GORANI: OK. But authorities are saying there is some connection or is this something they are still investigating?

SAVIDGE: They are saying that there is some connection, but they're not giving exact details.

GORANI: Blis Savidge, thanks very much, outside the courthouse in Christchurch. When we have news related to the appearance of the suspect we'll go back -- we will get back to you, Blis, thanks very much.

U.S. President Donald Trump offered to help New Zealand in any way possible when he spoke with Prime Minster Ardern. At a White House event, he called the shootings terror attacks but raised some eyebrows when he answered this question.


UNIDENTIFIED MALE: Do you think white nationalism is a rising threat around the world?

DONALD TRUMP, PRESIDENT OF UNITED STATES OF AMERICA: I don't really. I think it's a small group of people that have very, very serious problems, I guess. If you look at what happened in New Zealand perhaps that's the case. I don't know enough about it yet. They're just learning about the person and the people involved. But it's certainly a terrible thing, terrible thing.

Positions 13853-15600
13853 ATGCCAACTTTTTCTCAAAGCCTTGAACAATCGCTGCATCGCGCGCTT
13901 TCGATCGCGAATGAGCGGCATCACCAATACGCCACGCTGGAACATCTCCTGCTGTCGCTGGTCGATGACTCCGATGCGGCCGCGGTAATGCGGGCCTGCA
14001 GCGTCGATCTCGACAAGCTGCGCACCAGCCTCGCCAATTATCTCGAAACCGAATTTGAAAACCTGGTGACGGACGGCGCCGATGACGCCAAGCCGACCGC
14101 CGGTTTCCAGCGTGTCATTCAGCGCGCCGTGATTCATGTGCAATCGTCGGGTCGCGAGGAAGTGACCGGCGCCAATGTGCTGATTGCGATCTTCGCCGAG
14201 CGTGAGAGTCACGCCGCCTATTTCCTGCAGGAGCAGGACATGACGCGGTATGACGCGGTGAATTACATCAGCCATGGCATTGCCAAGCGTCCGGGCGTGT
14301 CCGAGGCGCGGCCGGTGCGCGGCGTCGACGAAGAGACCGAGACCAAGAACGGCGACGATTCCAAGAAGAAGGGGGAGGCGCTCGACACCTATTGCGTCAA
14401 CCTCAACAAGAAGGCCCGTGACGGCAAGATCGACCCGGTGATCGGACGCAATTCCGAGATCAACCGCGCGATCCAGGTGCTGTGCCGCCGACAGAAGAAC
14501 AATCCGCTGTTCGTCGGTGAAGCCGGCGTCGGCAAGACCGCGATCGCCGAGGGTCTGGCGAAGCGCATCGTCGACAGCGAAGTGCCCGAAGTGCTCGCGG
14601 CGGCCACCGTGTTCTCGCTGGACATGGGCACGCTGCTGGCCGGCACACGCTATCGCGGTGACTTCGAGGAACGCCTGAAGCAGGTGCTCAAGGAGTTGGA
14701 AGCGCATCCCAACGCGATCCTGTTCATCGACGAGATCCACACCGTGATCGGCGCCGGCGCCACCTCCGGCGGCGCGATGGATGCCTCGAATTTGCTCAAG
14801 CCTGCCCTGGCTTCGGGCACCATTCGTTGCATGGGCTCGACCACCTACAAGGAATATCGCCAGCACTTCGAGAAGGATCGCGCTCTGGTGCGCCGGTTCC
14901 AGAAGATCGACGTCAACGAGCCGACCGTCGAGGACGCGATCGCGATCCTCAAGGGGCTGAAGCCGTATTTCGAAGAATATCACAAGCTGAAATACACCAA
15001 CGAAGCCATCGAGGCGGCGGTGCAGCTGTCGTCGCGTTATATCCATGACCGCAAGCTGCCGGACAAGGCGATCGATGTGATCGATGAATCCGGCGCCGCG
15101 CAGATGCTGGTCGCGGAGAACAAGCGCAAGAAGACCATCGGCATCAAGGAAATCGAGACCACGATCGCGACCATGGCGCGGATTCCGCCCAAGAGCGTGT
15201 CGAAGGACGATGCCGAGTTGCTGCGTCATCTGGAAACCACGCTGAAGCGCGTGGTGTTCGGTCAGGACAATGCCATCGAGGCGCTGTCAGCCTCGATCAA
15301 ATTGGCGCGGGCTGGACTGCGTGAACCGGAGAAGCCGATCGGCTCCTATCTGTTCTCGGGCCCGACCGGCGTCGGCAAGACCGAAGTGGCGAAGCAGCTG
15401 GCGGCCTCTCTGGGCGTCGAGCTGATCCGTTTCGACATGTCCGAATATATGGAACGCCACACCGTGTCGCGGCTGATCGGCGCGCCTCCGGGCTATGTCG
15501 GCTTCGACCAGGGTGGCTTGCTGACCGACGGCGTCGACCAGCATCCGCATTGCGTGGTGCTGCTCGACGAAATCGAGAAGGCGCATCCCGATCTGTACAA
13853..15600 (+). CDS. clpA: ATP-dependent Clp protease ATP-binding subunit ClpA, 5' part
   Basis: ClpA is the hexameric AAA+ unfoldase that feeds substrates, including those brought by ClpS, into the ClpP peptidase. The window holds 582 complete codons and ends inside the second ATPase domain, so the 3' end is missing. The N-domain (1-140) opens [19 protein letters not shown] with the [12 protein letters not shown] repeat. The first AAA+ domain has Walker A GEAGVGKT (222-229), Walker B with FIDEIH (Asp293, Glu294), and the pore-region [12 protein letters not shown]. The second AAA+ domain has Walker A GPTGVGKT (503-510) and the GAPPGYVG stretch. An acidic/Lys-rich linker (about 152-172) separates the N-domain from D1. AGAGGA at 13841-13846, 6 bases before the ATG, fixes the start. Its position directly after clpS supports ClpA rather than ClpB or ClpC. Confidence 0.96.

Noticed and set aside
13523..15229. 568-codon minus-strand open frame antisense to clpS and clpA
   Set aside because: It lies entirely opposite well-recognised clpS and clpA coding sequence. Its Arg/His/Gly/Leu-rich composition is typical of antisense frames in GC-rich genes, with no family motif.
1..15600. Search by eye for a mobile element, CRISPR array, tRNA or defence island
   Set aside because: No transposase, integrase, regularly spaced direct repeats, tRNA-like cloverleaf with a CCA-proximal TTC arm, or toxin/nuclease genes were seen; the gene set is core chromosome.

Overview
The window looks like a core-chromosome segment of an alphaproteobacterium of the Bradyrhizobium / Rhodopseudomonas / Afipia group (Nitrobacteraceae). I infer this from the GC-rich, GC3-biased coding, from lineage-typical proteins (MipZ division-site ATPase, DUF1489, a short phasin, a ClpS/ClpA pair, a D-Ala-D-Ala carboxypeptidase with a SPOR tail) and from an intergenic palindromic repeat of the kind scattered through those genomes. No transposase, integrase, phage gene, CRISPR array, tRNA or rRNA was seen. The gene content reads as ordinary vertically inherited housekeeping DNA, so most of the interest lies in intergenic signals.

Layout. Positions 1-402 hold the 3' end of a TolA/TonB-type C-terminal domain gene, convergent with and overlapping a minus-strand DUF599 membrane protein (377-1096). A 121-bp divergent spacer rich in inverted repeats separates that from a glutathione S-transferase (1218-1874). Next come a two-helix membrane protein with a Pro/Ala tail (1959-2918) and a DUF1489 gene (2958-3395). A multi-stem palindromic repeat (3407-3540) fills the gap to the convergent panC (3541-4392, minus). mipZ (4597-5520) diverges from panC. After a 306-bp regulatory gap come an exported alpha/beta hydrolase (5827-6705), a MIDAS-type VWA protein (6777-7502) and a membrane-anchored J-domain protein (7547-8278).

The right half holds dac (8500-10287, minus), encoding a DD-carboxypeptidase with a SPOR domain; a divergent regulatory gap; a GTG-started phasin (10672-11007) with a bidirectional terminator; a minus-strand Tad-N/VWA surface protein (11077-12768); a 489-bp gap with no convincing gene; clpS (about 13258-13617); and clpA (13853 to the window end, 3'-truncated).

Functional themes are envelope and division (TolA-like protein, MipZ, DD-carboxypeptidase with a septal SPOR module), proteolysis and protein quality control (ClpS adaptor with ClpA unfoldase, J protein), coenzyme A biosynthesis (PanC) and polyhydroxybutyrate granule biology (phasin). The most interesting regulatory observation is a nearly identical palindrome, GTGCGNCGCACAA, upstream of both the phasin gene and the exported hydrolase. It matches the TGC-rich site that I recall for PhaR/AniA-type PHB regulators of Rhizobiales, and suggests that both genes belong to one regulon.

GORANI: Officials in New Zealand are calling it a terrorist attack and U.S. President Donald Trump moments ago called it terror as well. Joining me now is Foria Younis, special agent for the Joint Terrorism Task Force at the FBI, and Professor Paul Spoonley, author of, "Politics of Nostalgia - Racism and the Extreme Right." Thanks to both of you for being with us.

So Foria, let me start with you. Are intelligence and law enforcement agencies as focused on white supremacy terrorism as they are on other forms a terrorism, do you think?

[17:10:00] FORIA YOUNIS, FORMER FBI AGENT: I don't think so. I think for years they have been spending time on Al Qaeda and ISIS and there has been so many indicators that white supremacy is an issue that's been increasing especially since President Obama was elected. But it's almost been pushed down by many of the law enforcement and intel agencies. There seems to be not that much concern of really focusing and investigating to the same level that they had some of the other groups that attacked us.